2015 was a bad year for passwords. So much data theft has occurred this year that new breaches rarely make headlines unless the number of people affected reaches into the multi-millions. And many of these breaches have been traced back to compromised credentials from employees and contractors. It's easy to blame passwords as the ultimate evil of modern identity and access management, but it's not necessarily the password that's to blame--it's the people using them.
In order to better understand the behaviors and the impact of the risk that the workforce presents to the enterprise, we recently surveyed more than 1,000 employees at large organizations and discovered some rather interesting statistics--not only about users and passwords, but also around device usage and other security best practices. For example:
35 percent said that their work or personal data had been stolen and exposed online
78 percent believe that it's risky to share passwords with family members, but 37 percent are likely to do so anyway
54 percent admit to sharing their computer or smartphone passwords with family members
50 percent are likely to reuse passwords for work-related accounts, and 62 percent are likely to reuse passwords for personal accounts
30 percent admit to reusing their passwords between personal and work
On the bright side, 57 percent of respondents had changed their personal passwords in the last three months. It's not clear whether this was due to password resets (i.e., users choosing to not remember passwords and relying on password-recovery mechanisms that force unique passwords). But this is a strong indication that education is actually making a difference, even in users' personal lives.
Some other security best practices that users follow:
66 percent use unique and difficult-to-guess passwords
28 percent use multi-factor or two-factor authentication
25 percent use fingerprint authentication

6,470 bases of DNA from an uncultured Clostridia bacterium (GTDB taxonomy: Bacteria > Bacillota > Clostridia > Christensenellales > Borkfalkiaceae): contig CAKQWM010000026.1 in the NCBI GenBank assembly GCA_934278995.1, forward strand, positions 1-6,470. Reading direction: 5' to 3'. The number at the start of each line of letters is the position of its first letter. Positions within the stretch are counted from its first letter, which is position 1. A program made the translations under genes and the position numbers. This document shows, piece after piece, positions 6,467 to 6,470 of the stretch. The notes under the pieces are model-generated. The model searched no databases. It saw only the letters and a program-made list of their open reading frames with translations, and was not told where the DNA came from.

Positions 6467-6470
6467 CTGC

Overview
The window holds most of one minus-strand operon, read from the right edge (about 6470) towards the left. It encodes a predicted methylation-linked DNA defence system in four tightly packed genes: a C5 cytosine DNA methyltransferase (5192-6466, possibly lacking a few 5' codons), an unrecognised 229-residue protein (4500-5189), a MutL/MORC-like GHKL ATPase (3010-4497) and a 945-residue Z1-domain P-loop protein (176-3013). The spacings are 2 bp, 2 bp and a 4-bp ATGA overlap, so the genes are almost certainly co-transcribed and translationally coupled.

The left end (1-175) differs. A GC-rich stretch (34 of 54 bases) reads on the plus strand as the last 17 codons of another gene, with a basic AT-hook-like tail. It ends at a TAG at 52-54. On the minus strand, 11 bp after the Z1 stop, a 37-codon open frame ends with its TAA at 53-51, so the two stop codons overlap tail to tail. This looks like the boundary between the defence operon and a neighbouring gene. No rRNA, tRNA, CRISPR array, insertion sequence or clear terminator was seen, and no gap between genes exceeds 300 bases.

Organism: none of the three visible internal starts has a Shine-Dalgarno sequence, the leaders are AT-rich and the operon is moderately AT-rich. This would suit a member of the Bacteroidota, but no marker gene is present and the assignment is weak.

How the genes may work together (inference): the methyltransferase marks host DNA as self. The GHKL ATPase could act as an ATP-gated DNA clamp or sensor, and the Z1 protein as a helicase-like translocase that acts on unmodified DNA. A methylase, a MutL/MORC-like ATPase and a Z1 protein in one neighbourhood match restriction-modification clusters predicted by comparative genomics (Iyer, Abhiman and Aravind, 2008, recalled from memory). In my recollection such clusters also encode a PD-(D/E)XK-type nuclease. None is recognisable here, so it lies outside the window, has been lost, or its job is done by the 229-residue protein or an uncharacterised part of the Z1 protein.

18 percent browse online in private mode only
17 percent use a password manager
These figures show that a growing number of people are concerned about security and are improving their general security practices. However, they continue to be lax with their password security. Having a strong password and using two-factor authentication (where it's available) certainly helps protect sensitive data, but reusing a password from less-secure personal sites and applications for business purposes defeats the point.
One of the most interesting statistics from the survey concerns the responsibility that users take for their own insecure practices. When asked who is ultimately accountable for a corporate data breach, 59 percent pointed at the IT department, 17 percent blamed the CEO or CSO and only 11 percent believed that they would be responsible for the breach.
Also interesting (and contrary to other studies), 11.6 percent of millennials (employees under age 35) indicated that they would be ultimately accountable for a data breach, versus only 9.7 percent of employees ages 35-45. However, as expected, millennials are more likely to use personal devices for work use, but only slightly so (78 versus 75 percent).
Regardless, it's clear that IT and CISOs have their work cut out for them. The good news is that organizations are doing the right things--82 percent say their company has good or excellent password and authorization measures in place. But it's still IT and the C-level execs that are on the hook to ensure that a compromised credential doesn't lead to a catastrophic data breach.
If not them, who?
The answers to these problems aren't simple, obviously. The frequency and impact of data breaches worldwide continue to increase. Even though billions of dollars are being spent to protect against the threat, the value of personal and corporate data draws a very motivated kind of attacker who has multiple methods and tactics--some of which enterprises can mitigate against and others that are mostly out of their control. Password security is something that falls into the latter category, which means that organizations must start to employ techniques that "assume breach." That is, for companies to effectively safeguard their data, they must assume that privileged, compromised credentials are constantly in the wild.
By admitting that the legacy perimeter of passwords has already fallen, we can move on to real authentication based on continuous, contextual user data to ensure that the right people have access to the right things at the right time. Mobile multi-factor authentication plays a huge role in this new Identity Defined Security paradigm, as do biometrics and advanced capabilities like geofencing, but real-time analytics and passive authentication also need to be incorporated into modern identity and access management if enterprises are ever to get over the current password predicament.